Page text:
China's Data Strategies: Institutionalisation, Activation and Layering

Event date
18 February 2022
Event time
13:30 - 14:30
Oxford week
HT 5
Law Board Room - St Cross Building
Mr Zhenbin Zuo

This event will be in a hybrid form, with online access through Microsoft Teams. For the relevant draft paper or online registration, please email


China’ s data strategies are forming an important part of the country’s plan to boost its economy. But how to understand China’s data strategies from a perspective of law and economics? Drawing on institutionalist theories, doctrinal analysis and findings from qualitative interviews, Mr Zhenbin Zuo proposed three key concepts to capture China’s data strategies: institutionalisation, activation and layering. 

‘Institutionalisation’ describes the state’s adoption of formal institutions to co-produce the economy by inducing informal knowledge exchange with private actors. This strategy addresses data harms/risks and stabilises common knowledge in the epistemic communities of data governance,which can potentially lead to a (soft) ‘Beijing Effect’. Evidence appeared intensively in China in summer 2021, including the cyber/data security review after DiDi’s initial public offering (IPO) at the New York Stock Exchange, the completion of China’s data protection regime by passing the Personal Information Protection Law (PIPL) featuring ‘gatekeeper’ and managerial liabilities, and antitrust practices that restrain data power and facilitate interoperability.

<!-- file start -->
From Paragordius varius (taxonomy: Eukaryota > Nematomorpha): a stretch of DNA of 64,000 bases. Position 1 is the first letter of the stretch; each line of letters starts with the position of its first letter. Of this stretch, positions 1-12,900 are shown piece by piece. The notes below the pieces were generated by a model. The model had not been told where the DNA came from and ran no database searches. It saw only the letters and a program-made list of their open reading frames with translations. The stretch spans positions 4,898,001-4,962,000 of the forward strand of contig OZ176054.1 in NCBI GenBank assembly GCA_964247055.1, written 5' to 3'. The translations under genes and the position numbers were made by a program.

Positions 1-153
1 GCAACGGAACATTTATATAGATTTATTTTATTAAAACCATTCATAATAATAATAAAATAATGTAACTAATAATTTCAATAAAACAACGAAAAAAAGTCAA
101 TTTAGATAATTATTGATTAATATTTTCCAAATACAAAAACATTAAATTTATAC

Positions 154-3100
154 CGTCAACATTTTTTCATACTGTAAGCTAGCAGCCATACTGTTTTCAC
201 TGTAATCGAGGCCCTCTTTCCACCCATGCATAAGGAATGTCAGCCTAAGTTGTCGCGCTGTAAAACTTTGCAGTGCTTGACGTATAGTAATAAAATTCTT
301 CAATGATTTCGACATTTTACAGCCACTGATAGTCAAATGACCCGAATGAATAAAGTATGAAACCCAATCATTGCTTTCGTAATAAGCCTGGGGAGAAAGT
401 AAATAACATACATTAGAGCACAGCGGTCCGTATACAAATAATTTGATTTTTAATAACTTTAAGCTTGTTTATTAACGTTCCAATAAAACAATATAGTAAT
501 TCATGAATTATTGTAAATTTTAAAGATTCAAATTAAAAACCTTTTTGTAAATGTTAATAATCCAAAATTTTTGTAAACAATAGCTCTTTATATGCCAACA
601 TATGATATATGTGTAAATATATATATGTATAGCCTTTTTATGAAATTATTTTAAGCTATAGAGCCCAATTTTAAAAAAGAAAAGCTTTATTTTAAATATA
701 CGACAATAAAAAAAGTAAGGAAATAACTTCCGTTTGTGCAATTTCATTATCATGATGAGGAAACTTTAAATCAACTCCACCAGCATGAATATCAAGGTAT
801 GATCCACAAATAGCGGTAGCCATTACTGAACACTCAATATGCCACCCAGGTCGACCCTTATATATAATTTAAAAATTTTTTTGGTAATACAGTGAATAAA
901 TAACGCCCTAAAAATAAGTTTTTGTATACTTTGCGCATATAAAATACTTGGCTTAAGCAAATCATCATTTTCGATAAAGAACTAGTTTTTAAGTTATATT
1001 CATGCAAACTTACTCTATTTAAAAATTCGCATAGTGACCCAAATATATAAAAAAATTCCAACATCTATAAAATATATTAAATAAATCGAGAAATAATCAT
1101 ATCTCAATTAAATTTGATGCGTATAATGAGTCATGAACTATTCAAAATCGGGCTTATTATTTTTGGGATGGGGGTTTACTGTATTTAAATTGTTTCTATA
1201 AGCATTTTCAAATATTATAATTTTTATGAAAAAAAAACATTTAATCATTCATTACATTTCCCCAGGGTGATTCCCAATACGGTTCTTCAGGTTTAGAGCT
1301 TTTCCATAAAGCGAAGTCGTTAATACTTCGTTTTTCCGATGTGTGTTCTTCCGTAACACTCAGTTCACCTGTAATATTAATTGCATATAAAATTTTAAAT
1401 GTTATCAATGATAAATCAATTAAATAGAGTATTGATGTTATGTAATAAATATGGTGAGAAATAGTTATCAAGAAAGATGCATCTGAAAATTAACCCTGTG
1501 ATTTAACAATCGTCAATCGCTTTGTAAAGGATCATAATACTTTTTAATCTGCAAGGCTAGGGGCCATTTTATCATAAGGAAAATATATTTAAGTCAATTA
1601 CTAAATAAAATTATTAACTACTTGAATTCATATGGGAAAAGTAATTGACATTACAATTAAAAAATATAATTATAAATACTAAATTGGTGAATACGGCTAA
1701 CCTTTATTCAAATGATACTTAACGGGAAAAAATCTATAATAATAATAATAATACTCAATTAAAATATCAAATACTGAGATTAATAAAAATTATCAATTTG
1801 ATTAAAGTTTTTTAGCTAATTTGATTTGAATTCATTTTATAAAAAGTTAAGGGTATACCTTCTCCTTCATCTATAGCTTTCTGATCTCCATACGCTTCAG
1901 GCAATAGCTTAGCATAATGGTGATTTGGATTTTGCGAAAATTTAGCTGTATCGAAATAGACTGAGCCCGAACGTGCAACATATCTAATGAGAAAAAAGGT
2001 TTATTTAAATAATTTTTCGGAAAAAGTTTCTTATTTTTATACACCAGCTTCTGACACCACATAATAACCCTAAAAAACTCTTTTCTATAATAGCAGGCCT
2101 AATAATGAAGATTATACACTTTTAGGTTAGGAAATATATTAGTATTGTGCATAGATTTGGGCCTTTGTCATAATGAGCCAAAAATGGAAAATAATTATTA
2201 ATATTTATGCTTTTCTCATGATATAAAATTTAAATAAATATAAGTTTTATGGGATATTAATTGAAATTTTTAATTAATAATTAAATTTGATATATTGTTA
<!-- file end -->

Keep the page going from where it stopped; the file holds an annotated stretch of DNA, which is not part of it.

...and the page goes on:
‘Activation’ is the process of the state creating flexible legal and policy spaces to allow for practical experimentation for data transaction, sharing and use. Evidence of such activation strategy is drawn from the struggle between Ant Group and the Central Bank over personal credit information, the competing approaches to data property between Shenzhen and Beijing, and the case of ‘Party manages data’ in Tianjin. 

‘Layering’ is the process of building long-term data habitat/ecosystems with in-depth understanding of the institutional contexts in order to achieve valuable public data applications. Evidence include practices in Smart Court and social/financial credit systems, complemented by other secondary sources from Huawei, Alibaba and research institutes. 

In conclusion, China’s data strategies—institutionalisation, activation and layering—help the state co-produce the digital economy, contest data property, and co-evolve with emerging technologies under path-dependency. 


Mr Zhenbin Zuo is currently a Ph.D. Candidate at the Faculty of Law, University of Cambridge. He also holds LLM from Harvard Law School, LLM from Peking University, and Bachelor of Laws and Bachelor of Business Administration from Renmin University of China. His academic interests include law and economics, law and technology and public law.

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